Friction weakening by mechanical vibrations: A velocity-controlled process
Frictional weakening by vibrations was first invoked in the 70s to explain unusual fault slips and earthquakes, low viscosity during the collapse of impact craters or the extraordinary mobility of sturzstroms, peculiar rock avalanches which travels large horizontal distances. This mechanism was further invoked to explain the remote triggering of earthquakes or the abnormally large runout of landslides or pyroclastic flows. Recent experimental and theoretical works pointed out that the key parameter which governs frictional weakening in sheared granular media is the characteristic velocity of the vibrations. Here we show that the mobility of the grains is not mandatory and that the vibration velocity governs the weakening of both granular and solid friction. The critical velocity leading to the transition from stick-slip motion to continuous sliding is in both cases of the same order of magnitude, namely a hundred microns per second. It is linked to the roughness of the surfaces in contact.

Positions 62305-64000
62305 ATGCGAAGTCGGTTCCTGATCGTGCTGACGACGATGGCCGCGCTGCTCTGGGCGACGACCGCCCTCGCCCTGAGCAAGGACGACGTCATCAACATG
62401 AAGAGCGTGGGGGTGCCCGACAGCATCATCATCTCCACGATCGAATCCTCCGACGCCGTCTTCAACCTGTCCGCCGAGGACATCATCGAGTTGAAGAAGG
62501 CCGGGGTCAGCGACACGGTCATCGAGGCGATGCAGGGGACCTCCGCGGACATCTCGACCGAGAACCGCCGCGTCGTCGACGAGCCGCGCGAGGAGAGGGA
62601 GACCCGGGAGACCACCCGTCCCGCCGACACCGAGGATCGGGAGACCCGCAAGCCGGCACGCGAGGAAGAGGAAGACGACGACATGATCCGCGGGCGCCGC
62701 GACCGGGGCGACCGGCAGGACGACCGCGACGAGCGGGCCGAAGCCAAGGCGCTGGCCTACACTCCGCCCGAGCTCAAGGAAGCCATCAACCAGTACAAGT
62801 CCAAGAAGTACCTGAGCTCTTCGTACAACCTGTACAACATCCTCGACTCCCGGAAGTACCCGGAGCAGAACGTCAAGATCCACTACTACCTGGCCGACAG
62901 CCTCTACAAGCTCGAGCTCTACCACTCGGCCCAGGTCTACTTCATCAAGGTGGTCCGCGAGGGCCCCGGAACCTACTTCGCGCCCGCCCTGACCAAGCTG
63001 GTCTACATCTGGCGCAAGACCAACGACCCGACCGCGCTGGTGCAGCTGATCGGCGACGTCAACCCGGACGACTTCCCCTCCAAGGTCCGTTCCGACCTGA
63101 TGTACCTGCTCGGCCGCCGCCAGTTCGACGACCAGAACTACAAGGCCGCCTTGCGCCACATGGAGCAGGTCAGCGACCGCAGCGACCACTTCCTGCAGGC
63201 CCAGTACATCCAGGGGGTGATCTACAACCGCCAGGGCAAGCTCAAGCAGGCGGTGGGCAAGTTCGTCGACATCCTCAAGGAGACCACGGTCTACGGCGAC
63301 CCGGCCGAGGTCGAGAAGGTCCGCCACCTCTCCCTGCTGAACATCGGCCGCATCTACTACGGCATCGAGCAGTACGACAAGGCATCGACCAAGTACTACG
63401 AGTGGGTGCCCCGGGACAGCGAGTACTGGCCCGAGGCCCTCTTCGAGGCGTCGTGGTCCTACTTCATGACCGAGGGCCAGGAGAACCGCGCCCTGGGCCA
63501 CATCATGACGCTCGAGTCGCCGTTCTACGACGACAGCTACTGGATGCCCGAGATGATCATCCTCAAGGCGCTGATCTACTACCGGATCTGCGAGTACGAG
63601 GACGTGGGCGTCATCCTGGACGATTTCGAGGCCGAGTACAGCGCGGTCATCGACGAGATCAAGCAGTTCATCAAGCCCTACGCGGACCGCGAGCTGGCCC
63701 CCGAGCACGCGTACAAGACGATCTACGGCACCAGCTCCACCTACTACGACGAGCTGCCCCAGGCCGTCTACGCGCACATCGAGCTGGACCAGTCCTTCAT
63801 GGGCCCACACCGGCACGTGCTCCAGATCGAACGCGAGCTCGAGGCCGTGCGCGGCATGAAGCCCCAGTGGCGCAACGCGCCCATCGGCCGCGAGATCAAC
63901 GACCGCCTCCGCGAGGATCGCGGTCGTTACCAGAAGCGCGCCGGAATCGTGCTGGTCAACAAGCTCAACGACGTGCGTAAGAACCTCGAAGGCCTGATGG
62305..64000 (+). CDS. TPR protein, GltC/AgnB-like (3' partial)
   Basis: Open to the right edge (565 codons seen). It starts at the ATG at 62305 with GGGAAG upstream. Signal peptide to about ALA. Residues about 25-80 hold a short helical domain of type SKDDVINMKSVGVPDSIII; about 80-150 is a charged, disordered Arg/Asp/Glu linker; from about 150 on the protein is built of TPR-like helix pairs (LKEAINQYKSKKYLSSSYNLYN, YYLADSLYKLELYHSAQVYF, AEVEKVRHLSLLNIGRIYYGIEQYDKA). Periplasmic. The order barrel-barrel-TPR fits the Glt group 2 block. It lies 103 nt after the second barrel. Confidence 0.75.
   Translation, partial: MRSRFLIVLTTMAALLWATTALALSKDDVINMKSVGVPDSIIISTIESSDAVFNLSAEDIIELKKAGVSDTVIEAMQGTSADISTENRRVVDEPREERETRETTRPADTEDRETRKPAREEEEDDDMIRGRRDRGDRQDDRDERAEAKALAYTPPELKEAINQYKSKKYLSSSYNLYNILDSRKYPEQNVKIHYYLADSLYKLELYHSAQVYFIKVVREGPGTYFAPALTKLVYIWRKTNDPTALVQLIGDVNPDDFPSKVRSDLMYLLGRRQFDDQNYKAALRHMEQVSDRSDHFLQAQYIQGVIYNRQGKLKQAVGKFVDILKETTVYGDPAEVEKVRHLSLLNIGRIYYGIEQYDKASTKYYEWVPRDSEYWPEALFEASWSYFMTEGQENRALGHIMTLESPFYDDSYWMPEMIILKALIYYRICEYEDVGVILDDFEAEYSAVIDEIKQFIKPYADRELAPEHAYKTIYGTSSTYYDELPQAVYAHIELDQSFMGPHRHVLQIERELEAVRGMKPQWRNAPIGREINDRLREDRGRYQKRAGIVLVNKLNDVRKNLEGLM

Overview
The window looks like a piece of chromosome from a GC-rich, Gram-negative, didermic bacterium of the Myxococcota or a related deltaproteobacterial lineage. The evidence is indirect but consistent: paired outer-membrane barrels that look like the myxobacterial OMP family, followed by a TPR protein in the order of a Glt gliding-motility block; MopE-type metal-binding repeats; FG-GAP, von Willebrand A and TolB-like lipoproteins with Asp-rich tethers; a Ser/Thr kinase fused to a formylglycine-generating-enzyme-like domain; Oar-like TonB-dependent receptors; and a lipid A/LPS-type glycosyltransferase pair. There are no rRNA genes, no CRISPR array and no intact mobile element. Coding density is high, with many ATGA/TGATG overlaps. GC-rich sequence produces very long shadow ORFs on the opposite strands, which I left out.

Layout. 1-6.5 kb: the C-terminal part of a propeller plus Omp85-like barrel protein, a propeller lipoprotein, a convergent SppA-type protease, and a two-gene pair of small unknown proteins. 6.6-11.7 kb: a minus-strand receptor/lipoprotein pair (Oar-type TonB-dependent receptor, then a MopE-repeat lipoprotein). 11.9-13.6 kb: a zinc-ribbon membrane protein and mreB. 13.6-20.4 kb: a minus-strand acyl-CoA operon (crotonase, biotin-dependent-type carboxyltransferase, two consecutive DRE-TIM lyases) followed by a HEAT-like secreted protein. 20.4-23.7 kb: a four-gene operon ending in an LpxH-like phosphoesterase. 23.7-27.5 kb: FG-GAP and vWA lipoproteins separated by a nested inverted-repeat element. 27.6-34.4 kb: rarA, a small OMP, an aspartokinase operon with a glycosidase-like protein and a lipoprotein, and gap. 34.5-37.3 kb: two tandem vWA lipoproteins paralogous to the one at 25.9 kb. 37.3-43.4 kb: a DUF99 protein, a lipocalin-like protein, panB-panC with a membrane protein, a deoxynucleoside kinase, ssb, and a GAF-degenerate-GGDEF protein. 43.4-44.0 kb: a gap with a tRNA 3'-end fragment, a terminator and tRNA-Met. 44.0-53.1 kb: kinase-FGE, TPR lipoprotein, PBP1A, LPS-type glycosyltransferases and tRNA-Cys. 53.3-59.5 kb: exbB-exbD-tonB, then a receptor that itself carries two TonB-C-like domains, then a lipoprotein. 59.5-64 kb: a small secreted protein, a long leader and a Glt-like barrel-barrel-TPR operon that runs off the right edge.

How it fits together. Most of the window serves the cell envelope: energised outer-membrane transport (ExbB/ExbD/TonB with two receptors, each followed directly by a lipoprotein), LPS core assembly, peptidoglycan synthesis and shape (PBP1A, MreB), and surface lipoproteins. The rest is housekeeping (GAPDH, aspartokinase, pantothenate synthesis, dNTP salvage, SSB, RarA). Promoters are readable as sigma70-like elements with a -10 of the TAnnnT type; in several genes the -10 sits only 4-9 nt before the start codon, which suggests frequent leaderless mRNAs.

KeywordsFlowing matter: Nonlinear Physics and Mesoscale Modeling
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